"Storekeeper! I require aid!" The skulkers are drizzling out through the door into as shadowed areas as they can find in the "Madisonian" court; the light outside is evidently too much for them and the heroic figure inside more than they care for as company.
"Er... yeah," I reply.
"Pssst!" he leans over the counter as the cloaked ones leave slowly. He jerks his head towards them slightly. He smells like beer and rubber mousepads. His mouth is right near mine. "How long have those guys been in here?"
"Er... " I back off and wrap my bathrobe around myself a little more securely. "I dunno. Fifteen minutes, maybe."
The man lets out a hideous roar. "Cowards!" The ceiling shakes. Then his yellow fingernail swashbucklingly taps my shiny countertop. "I'll give you three gold pieces to contact me on my cel phone if either of the groups comes back in."
"Mm?" I raise my left eyebrow. It is getting dusky outside, I can finally see that for certain from here. I wish I had some decent supper.
"What do you say?" he says in what I take it is supposed to be an engaging tone.
Sheesh. Is this kind of person even Spells 'R' Us-able?
It could cause a lot of damage, or it could make State Street an alarmingly and attractively entertaining place for at least a night or more. I reach for a vial vined around with gold paint.
"Take this," I tell my customer.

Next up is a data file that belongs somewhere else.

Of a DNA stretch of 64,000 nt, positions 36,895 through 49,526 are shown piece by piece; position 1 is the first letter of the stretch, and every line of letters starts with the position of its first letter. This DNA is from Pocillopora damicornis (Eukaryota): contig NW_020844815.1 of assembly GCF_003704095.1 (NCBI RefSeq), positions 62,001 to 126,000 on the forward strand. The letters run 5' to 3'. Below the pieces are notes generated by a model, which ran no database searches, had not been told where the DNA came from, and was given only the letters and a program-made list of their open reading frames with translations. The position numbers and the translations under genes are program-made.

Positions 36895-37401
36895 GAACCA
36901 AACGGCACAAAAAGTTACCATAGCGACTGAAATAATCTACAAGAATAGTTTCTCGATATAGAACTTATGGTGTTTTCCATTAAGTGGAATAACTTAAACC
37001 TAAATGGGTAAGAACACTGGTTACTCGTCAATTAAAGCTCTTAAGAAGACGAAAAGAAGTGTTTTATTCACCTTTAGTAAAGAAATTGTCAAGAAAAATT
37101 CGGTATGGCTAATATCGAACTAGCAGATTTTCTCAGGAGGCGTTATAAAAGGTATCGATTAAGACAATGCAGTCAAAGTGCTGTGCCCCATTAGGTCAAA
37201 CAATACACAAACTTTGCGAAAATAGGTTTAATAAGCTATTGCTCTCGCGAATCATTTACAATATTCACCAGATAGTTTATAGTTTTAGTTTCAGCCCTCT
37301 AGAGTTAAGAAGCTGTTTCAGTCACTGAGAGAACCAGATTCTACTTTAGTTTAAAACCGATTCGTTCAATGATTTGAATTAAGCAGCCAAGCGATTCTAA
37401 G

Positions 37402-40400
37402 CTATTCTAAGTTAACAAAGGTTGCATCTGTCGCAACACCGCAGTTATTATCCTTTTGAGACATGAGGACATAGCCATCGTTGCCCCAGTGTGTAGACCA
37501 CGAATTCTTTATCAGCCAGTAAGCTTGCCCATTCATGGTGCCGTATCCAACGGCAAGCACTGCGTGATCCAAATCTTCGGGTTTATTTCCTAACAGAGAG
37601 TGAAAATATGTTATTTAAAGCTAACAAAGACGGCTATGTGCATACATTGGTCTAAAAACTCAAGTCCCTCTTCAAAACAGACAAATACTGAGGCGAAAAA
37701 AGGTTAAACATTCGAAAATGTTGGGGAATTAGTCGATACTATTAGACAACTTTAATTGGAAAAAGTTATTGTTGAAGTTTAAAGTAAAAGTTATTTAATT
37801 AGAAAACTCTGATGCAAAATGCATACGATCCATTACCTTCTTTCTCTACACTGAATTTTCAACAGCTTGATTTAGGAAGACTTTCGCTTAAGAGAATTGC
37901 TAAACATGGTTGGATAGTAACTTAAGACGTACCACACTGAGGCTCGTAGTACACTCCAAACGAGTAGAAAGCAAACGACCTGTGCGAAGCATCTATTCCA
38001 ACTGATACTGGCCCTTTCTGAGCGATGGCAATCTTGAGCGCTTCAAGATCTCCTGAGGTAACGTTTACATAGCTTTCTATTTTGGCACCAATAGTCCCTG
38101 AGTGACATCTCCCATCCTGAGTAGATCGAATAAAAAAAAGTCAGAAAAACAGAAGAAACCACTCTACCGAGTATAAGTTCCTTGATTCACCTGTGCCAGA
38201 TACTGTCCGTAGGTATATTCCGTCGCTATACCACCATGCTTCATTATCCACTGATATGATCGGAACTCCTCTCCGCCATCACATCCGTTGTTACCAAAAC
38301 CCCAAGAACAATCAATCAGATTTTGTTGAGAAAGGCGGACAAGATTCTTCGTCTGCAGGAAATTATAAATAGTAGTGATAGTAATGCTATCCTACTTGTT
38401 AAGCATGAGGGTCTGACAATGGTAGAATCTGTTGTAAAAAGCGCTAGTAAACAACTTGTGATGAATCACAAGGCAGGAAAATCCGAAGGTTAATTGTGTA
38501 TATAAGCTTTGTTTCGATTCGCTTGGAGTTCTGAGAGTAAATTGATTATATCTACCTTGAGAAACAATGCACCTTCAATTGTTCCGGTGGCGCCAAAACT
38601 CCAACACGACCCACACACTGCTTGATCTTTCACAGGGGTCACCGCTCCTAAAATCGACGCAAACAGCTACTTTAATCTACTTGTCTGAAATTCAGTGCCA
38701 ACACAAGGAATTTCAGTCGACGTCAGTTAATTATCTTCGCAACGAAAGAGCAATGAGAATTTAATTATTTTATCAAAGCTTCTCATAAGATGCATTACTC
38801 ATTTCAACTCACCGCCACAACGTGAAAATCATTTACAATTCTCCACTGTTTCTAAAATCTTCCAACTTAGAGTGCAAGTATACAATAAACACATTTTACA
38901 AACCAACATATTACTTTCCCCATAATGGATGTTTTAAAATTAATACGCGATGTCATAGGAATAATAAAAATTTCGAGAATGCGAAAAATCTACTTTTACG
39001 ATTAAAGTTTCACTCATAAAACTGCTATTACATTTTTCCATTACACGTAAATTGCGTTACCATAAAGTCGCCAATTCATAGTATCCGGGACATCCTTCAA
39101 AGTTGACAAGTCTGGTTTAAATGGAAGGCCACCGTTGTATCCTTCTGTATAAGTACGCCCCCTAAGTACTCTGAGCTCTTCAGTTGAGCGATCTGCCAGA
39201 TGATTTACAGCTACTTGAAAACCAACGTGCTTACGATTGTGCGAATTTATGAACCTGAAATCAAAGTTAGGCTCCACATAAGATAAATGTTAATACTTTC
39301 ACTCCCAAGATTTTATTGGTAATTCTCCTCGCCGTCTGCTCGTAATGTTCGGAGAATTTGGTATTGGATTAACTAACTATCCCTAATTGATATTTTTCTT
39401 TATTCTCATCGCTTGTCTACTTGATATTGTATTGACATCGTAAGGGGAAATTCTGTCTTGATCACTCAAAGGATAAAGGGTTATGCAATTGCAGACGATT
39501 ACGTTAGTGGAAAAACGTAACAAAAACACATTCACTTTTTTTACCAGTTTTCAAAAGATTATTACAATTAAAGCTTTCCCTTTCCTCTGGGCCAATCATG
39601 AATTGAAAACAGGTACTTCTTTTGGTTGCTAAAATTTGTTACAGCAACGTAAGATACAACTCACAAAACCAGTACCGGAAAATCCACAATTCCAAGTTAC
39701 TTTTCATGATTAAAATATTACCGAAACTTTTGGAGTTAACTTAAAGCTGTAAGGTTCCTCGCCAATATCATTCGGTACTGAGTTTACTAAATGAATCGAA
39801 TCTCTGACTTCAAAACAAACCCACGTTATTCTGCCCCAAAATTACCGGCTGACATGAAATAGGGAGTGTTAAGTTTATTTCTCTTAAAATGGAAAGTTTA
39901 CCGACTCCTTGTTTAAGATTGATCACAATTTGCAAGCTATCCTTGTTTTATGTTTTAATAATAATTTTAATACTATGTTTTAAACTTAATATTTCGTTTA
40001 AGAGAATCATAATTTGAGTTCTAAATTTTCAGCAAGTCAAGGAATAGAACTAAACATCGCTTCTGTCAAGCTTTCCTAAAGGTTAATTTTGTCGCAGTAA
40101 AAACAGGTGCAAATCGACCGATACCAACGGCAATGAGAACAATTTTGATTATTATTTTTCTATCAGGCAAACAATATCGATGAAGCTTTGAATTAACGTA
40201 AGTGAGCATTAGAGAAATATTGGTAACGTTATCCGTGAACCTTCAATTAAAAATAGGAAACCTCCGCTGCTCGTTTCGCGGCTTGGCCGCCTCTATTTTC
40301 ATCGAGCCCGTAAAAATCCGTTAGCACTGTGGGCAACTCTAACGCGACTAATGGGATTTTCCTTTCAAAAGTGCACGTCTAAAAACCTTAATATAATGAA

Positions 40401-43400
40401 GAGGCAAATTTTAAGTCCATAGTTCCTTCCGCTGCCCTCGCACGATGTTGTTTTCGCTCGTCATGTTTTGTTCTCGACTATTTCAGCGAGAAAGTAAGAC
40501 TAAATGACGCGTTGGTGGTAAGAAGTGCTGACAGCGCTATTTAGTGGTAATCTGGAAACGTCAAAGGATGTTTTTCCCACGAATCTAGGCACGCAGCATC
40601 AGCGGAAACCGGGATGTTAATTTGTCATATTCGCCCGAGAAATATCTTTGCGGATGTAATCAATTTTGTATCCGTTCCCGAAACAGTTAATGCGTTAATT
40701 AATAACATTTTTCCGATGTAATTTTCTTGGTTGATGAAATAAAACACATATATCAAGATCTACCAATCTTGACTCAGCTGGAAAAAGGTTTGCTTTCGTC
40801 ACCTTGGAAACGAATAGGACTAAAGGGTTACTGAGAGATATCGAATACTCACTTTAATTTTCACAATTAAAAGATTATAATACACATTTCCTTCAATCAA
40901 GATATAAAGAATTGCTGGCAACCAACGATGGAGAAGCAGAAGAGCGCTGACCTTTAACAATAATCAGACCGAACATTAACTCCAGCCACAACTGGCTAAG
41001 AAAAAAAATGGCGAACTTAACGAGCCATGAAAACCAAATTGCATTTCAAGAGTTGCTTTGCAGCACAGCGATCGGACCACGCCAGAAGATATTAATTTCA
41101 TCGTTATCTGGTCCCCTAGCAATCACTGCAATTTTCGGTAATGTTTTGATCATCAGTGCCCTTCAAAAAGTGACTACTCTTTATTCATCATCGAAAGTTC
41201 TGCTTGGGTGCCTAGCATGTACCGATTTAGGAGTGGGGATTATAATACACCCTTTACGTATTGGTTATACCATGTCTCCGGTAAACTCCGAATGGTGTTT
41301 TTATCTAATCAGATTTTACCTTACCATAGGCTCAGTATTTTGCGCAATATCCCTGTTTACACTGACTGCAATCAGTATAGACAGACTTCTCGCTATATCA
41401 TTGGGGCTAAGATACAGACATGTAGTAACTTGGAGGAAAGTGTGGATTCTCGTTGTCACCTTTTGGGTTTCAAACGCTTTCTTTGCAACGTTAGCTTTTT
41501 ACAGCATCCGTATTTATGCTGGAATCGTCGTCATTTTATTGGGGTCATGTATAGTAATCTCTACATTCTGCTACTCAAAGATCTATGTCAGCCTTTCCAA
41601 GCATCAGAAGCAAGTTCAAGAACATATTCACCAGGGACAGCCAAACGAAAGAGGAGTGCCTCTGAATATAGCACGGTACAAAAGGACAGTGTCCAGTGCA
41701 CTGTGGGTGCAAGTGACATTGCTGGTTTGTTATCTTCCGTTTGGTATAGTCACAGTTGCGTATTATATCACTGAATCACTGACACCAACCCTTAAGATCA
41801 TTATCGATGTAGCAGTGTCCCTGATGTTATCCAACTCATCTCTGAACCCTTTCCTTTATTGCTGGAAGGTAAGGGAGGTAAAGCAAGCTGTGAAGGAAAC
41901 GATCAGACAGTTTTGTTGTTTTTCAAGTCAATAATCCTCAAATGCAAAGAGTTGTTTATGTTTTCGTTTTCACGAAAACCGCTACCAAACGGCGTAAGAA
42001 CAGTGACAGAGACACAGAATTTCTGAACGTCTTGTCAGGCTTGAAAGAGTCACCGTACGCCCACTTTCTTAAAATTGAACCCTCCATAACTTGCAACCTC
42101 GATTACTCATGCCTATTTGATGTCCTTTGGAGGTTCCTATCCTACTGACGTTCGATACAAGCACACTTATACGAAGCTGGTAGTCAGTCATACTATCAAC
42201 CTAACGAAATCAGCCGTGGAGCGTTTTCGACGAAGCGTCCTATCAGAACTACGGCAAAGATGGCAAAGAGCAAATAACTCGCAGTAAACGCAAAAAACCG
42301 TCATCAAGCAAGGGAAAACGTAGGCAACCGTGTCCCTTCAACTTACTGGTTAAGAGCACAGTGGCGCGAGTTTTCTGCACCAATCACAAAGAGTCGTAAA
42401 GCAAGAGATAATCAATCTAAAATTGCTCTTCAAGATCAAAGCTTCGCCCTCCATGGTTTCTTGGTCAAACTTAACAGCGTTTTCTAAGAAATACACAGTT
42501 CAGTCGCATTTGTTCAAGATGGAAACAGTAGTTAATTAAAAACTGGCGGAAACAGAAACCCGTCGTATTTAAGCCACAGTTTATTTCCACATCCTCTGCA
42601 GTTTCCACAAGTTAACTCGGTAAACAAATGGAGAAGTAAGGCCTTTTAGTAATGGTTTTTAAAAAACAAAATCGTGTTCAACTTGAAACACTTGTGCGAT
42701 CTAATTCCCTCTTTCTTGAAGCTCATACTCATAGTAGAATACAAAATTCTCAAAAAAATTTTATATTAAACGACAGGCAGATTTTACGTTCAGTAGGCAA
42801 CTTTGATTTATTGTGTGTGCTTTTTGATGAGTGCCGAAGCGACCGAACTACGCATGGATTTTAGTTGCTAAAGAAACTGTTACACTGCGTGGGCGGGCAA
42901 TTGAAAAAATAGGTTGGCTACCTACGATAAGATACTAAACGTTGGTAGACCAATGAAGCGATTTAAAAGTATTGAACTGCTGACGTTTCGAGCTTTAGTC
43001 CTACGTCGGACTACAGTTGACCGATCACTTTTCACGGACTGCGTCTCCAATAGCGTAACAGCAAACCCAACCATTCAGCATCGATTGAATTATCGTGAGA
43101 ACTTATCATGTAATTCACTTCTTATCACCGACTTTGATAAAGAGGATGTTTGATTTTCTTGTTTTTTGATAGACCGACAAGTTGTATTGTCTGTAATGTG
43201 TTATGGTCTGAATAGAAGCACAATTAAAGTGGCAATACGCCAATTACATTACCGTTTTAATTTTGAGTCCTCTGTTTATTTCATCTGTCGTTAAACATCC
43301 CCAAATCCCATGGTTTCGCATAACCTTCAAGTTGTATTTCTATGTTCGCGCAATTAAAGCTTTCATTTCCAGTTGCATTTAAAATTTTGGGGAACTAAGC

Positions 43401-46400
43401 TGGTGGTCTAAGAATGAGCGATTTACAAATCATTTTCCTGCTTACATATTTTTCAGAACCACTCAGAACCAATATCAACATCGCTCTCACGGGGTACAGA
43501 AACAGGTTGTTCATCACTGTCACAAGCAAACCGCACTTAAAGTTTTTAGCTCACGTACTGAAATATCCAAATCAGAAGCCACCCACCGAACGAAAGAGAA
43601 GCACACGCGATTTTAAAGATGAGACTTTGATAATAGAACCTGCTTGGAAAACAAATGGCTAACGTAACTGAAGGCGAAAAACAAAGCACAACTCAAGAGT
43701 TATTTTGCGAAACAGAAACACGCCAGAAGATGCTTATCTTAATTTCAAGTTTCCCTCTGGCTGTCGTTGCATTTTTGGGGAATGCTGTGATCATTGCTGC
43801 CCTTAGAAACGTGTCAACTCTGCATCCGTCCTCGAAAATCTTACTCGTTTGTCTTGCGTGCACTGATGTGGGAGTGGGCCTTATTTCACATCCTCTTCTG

The man looks wide-eyed, as if I have done something entirely outside his experience. "Uh... " he raises his sword, then strides heavily out of the store with the vial.
I see him stop in the seating area and down the entire contents, shake his head and lick his lips, then head energetically for the doors. I breathe a sigh of relief when he opens them and shoves through, because I'd really find chaos outside of the building more entertaining-- at least, chaos of the expected proportions.
I set to sweeping and find a thumbtack on the floor which ought to be in the office supplies display; it turns my forefinger rainbow hues before I get it properly stuck into the sample bulletin board. I'm rubbing my thumb and finger together when I feel air move from the door opening, and look up to see this totally gay-looking guy walk in. The bell jingles, and the fellow looks over at me. He appears to be pretty glum. "Turn that frown upside down," I can't help saying. The broom continues picking up dust and odds and ends of loose aura while I sweep my way back to the counter. The gay-looking guy seems to want to smile at what I said, sort of gives a half chuckle, but seems down.